Or, to put it another way, medical school admissions is a big fat guy standing between you and the basket. You’re going to have to get by him. He’s fat but suprisingly agile. You can charge him and hope he backs down or you can try to sneak around him. Sometimes he’ll fall for a feint and you can get around clean but the odds are you will make contact and he will get some sweat on you. Getting past him is the challenge and it doesn’t matter how you do it. I’m not advocating kicking him in the nuts or anything like that but fortune favors the crafty and the bold. Later, as you eat the cheeses and hams of victory, you’re not going to look back and regret outwitting the fat guy.
The MCAT was a big hurdle but more of a psychological one. I geared up to study, as I said, but I never actually did except for a few desultory attempts to read the MCAT “Gold Standard.” I figured I would do well enough on the Physical Sciences section, would eat the Verbal Reasoning Section for lunch, and could fake my way through the Biological Sciences section which is pretty much how things went down. I got a 29. Not spectacular but good enough for Louisiana. When I got my scores, my wife read me the sample scores from the front page over the phone which added up to 24. “That’s it,” I thought. All that effort for nothing. She called me back a few minutes later, apologized, and read the actual scores.
The MCAT is a standardized test. It is all multiple choice and designed to test your knowledge in a broad but still limited number of subjects. None of the MCAT questions will come from left-field or require any creative thinking on your part. The concepts are fairly simple, the questions don’t go into great detail, and in the rare case that a question might absolutely turn your guts, you can skip it and write it off to bad luck. You have to know a lot, no question about it, but the most efficient way to study for any multiple choice, standardized (emphasis on the “standardized”) test is to do practice questions. You can take an MCAT review course, you can buy review books and read them religiously. I’m not saying this is useless. But, like the USMLE, to truly focus on testable subjects you need to pay for any or many online question banks and go to it. And make sure the question bank includes explanations for the right and wrong answers.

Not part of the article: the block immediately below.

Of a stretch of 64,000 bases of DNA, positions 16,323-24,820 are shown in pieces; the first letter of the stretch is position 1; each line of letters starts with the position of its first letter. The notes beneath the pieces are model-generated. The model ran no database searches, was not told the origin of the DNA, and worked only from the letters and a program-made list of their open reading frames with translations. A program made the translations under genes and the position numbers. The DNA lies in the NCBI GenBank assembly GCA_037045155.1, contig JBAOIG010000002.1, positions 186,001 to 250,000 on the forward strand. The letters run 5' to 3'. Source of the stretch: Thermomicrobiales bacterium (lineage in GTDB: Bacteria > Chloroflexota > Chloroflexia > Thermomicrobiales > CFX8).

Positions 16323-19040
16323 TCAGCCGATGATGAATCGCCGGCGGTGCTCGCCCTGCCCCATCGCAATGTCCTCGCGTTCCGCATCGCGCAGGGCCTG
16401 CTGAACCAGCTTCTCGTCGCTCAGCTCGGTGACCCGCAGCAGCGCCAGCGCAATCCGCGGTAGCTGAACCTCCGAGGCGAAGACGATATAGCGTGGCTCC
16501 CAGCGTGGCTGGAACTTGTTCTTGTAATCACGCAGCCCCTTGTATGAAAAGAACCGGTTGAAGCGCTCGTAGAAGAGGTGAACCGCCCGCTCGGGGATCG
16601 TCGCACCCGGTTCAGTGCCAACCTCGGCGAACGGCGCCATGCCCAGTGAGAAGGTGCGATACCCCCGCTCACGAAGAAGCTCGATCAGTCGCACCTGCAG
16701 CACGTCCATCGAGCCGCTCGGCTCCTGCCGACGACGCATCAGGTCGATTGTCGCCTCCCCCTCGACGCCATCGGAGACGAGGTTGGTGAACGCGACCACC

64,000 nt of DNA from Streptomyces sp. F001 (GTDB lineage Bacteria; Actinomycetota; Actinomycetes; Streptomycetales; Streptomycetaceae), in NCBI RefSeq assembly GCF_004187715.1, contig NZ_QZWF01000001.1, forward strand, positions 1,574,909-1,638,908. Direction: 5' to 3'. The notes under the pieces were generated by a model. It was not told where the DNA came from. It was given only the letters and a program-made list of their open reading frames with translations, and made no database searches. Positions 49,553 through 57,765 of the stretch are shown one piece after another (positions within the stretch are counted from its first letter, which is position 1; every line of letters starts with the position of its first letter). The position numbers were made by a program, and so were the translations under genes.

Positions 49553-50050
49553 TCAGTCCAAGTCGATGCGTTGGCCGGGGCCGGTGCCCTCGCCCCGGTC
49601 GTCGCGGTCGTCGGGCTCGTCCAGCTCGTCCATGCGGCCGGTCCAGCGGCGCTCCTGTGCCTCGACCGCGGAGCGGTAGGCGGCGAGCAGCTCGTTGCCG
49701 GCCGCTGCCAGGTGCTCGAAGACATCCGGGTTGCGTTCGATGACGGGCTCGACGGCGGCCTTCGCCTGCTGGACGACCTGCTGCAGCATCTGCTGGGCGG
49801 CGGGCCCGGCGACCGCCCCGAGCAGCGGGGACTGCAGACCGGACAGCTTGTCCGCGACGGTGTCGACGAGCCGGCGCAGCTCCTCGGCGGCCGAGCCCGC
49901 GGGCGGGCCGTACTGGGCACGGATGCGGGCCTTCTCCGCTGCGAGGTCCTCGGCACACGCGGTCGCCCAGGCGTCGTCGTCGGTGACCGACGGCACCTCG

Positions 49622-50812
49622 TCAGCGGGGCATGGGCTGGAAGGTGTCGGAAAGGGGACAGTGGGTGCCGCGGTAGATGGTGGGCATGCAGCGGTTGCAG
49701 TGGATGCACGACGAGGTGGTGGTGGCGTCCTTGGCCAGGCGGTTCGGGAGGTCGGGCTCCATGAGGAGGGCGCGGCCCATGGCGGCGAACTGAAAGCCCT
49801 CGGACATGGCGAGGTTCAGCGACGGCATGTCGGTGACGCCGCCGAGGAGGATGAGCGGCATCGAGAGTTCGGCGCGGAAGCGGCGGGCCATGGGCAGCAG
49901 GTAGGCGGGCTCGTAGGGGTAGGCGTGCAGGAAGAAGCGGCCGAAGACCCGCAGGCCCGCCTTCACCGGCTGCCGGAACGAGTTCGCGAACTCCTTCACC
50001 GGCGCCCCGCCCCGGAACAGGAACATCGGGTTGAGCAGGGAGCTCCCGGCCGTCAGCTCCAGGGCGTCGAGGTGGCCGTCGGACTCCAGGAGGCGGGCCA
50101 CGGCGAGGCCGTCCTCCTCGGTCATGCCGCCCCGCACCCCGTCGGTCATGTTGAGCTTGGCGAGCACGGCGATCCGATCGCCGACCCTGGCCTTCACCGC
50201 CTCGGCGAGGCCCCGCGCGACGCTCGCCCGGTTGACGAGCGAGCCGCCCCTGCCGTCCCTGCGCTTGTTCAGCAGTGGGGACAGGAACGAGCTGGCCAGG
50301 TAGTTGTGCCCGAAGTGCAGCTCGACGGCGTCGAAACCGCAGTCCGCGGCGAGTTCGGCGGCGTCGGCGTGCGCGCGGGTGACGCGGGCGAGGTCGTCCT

The authors of standardized tests have a limited repertoire. There are only so many ways, for example, to ask you a multiple choice question on the basics of circuit analysis. If you do enough practice questions you will recognize the pattern. If you just read about it you will rapidly forget the specifics. The same with sitting in Kaplan and listening to some graduate student drone on about it. It is easier to remember a pattern than facts and the facts will come if you remember the pattern. If you don’t agree with me you may do as you please or go to the devil for all I care. The object here is not learn the subjects, you should already have a grasp on them.
The object is to get by the fat guy.
I only completed applications for my two state medical schools. I figured, probably correctly, that if I couldn’t get in at either of these I probably didn’t have a chance anywhere else. I did apply to a few more schools but got bogged down in the secondaries, most of which asked for essays on truly ridiculous topics like “Qualities that Will Make You a Good Physician” or “Describe your Greatest Weakness.” Not to mention, “Why Did You Select Tulane?”
Hey, I’ll do what it takes but I do have some self-respect. The secondary application questions for LSU were along the lines of, “Have You Ever Been Convicted of a Felony?” which I believe is the only legitimate question that should be asked of anybody applying to medical school. It has a simple, easily verifiable yes or no answer and allows no room for the usual cringe-inducing tripe.
After the usual nail-biting, I was accepted to LSU Shreveport and, after a late interview invitation, was also accepted at LSU New Orleans. I liked New Orleans better but Shreveport was closer and the real estate was cheaper. Hey, I’m not fussy. Harvard, LSU, Duke, the Carribean…it’s all the same. Or at least the differences are not worth getting worked up about.
We moved to Shreveport and the rest of the story can be found on my blog.